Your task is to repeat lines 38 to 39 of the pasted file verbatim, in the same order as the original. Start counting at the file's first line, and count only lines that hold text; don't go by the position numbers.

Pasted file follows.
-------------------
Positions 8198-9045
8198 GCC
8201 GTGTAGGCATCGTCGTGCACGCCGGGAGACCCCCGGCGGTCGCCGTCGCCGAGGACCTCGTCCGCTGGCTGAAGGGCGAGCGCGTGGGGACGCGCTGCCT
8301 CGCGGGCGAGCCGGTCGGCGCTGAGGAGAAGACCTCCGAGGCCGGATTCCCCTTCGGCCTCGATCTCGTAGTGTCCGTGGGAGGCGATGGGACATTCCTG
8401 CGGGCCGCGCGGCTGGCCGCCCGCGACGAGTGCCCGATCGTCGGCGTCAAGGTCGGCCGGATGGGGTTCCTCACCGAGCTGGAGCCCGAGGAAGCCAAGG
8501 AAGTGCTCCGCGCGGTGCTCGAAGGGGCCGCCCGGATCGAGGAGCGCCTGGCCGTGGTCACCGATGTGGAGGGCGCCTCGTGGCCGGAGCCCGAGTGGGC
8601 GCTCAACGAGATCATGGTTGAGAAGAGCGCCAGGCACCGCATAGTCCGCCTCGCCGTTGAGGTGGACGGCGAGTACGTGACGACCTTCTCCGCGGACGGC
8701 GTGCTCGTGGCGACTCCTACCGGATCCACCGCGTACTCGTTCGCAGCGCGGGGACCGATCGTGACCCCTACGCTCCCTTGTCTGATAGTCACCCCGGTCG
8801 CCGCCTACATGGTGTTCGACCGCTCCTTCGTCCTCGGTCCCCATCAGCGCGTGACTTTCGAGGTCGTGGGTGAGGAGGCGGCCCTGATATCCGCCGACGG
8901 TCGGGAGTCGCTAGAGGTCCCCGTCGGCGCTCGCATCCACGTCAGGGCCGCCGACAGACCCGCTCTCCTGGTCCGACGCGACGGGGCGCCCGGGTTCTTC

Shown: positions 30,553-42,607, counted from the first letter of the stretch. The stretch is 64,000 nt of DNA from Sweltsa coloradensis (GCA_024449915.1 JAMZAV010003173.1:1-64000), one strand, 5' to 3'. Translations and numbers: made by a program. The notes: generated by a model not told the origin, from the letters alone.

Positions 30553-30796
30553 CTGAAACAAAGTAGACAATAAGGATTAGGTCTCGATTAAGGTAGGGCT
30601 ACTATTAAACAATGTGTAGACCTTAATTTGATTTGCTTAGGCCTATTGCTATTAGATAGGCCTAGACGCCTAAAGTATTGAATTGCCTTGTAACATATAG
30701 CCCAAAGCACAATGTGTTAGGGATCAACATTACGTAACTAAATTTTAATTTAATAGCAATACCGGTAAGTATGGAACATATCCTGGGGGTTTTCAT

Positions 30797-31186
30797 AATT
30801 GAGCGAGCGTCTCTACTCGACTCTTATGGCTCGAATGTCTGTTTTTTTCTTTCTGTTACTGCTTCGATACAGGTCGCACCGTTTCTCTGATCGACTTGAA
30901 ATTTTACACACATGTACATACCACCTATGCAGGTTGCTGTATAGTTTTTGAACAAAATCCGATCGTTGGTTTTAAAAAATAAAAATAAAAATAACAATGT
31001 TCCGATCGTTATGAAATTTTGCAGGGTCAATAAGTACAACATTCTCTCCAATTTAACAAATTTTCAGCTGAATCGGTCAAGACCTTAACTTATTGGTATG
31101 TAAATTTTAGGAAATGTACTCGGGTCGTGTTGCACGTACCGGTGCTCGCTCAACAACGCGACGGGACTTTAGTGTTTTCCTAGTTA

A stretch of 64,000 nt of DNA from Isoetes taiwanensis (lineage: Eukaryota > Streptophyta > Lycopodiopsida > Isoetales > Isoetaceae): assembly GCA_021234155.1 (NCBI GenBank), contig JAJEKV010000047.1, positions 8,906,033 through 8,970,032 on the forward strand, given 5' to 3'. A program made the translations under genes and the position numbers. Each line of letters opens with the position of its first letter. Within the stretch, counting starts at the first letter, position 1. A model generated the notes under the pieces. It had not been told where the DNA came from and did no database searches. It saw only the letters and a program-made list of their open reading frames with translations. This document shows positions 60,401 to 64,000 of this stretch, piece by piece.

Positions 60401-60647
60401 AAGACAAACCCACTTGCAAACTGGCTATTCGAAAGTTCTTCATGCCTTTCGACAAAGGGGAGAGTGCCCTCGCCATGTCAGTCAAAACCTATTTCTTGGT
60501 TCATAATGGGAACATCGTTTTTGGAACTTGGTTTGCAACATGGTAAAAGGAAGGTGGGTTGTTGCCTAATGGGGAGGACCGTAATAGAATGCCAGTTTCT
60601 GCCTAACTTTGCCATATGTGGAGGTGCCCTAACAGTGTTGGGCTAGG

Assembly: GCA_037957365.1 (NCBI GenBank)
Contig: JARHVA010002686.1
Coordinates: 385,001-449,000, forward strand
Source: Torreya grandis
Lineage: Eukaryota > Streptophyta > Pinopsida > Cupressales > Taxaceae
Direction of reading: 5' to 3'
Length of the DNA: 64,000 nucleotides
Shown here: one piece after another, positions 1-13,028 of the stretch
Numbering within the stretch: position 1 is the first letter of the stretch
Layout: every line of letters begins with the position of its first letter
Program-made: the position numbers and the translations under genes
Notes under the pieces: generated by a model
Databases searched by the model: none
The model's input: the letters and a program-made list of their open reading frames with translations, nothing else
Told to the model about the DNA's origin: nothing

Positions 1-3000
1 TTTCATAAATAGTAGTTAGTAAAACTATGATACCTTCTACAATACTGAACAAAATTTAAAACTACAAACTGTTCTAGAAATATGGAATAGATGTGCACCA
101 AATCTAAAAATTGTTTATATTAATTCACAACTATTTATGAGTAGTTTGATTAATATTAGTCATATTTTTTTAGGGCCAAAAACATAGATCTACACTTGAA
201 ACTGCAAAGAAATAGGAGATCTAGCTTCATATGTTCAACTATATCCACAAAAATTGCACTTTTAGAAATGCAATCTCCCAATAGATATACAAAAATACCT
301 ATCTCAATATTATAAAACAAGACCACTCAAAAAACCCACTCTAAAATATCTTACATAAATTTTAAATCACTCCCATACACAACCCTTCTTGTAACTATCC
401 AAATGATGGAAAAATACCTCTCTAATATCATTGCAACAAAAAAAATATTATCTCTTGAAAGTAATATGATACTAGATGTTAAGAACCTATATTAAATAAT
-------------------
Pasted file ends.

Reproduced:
Notes under the pieces: generated by a model
Databases searched by the model: none